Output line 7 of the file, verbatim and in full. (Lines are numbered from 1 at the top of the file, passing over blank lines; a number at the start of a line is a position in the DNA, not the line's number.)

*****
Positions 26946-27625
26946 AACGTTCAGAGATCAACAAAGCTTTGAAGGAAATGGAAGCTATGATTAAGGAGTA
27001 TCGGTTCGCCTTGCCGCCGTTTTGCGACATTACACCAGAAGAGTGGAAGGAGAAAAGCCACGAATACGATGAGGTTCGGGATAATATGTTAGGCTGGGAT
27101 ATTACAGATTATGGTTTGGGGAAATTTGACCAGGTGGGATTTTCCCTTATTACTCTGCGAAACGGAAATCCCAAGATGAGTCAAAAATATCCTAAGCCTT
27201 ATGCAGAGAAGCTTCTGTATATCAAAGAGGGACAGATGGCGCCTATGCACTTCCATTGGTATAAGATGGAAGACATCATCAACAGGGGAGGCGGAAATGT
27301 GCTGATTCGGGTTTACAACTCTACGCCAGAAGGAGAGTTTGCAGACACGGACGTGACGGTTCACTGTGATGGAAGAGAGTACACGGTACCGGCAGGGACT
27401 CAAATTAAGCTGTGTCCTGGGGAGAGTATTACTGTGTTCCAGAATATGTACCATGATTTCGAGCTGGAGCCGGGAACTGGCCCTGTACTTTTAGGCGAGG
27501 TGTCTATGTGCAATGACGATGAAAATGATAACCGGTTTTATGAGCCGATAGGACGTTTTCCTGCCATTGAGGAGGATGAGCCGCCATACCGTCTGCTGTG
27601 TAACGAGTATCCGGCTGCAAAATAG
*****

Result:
27401 CAAATTAAGCTGTGTCCTGGGGAGAGTATTACTGTGTTCCAGAATATGTACCATGATTTCGAGCTGGAGCCGGGAACTGGCCCTGTACTTTTAGGCGAGG